by Orville O. Clarke, Jr.

(Tatistcheff / Rogers, Santa Monica) One is tempted when faced by Willard Dixon's majestic still-lifes to leave the reader with a page of blank space in tribute to the elegant silence his canvases are able to create. No words to clutter or obfuscate the simple beauty of his images; just emptiness to honor their purity--hoping that the reader would be intrigued enough to visit them personally to see what all the absence, or silence, is about.

These paintings, which are a continuation of the Honkyoku series, do call to mind the familiar Zen koan that asks "What is the sound of one hand clapping?" Dixon, who is a student of Zen Buddhism, has concentrated on the solo images in this series as a form of meditation and as analogous to the Honkyoku musical form (Dixon also plays the Shakubachi, a Japanese bamboo flute). The artist asserts that much art is "needlessly busy and cluttered with inessentials." Also, a Shakubachi inscribed with "Enlightenment exists in the sound of a single note" had a profound impact on him. Dixon's paintings honor that concept by stripping away ornament and artifice. They are very much about the silence that enfolds the still-life objects.

Paintings of flowers have been the staple of painters for centuries. However, rather than trying to create powerful metaphors or exercises for color or form, Dixon simply allows his plants to exist in space. Not perfect or rare flowers, like the breathtaking paens created by Robert Mapplethorpe for example, but banal flowers such as dried weeds. Furthermore, the vases that hold them are the kind one could find in any home, and they are placed on a nondescript ledge. The backgrounds are almost a mist of subtle colors and texture that are crucial to the quiet space in which the plants exist. It is really this space surrounding the plants, and not the plants themselves, that is primarily addressed in each four-foot-square painting.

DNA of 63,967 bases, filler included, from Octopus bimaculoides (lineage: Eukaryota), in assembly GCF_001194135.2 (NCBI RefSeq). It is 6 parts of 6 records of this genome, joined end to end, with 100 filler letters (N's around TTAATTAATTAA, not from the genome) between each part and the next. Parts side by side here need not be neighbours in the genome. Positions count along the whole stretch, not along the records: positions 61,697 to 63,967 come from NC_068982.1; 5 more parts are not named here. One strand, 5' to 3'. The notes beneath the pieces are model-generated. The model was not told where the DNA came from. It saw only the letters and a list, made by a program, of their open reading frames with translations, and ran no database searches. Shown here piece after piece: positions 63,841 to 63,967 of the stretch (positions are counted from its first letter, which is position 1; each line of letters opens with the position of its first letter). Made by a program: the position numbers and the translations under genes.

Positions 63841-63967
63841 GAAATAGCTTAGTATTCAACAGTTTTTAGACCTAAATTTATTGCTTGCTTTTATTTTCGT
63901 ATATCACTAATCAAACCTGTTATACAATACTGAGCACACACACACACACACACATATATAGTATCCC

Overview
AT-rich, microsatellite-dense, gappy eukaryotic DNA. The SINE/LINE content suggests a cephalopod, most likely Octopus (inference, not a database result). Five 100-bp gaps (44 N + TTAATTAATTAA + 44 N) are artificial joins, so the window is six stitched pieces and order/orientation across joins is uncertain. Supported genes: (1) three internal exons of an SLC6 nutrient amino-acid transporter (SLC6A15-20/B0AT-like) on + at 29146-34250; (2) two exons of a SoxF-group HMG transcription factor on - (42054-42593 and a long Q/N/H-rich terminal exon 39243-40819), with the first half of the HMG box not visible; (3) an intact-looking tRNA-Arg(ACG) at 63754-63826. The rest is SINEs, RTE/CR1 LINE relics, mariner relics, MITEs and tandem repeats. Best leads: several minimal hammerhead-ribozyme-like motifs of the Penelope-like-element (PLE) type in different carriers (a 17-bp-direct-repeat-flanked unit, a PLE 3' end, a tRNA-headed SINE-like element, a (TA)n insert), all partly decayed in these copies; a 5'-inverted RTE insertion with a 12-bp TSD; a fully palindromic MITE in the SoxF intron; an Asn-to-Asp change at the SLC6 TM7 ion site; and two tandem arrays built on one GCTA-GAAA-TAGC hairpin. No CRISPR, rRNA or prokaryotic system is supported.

Occasionally an additional small object is inserted by the vase--an orange, a Q-ball, or a blue ribbon--to expand the meditation. Yet the subtle balance of solid and void is never disturbed. The pictures' space extends out into the viewer's plane, just as Picasso or van Eyck did in earlier generations. We become part of the work rather than passive observers.

The effect of Dixon's work is at once overwhelming and barely discernable. The subtle handling of pigment and blending of color is mesmerizing and capable of sweeping you up into their spaces. Yet the more you study the grasses, freesias or lilies the less you are able to see. What we face here is the silence that I keep alluding to. It can be quite difficult, but you have to stop trying to see at some point so that your mind can concentrate. Comprehension is best achieved through a Zen-type of meditation.

The elegance, simplicity and beauty of this work is entirely convincing. Dixon is most commonly thought of as a landscapist, but don't be fooled by old labels. These paintings are sensual treats that provide solitude for the soul. If you listen closely you will be able to hear that perfect note emerging out of the silence.

"Peace Lily",
oil on canvas, 48"x48", 1996.

"Grasses II",
oil on canvas, 48"x48", 1996.

oil on canvas, 48"x48", 1996.

"Cone Flowers with Blue Ribbon", oil on canvas, 48"x48", 1996.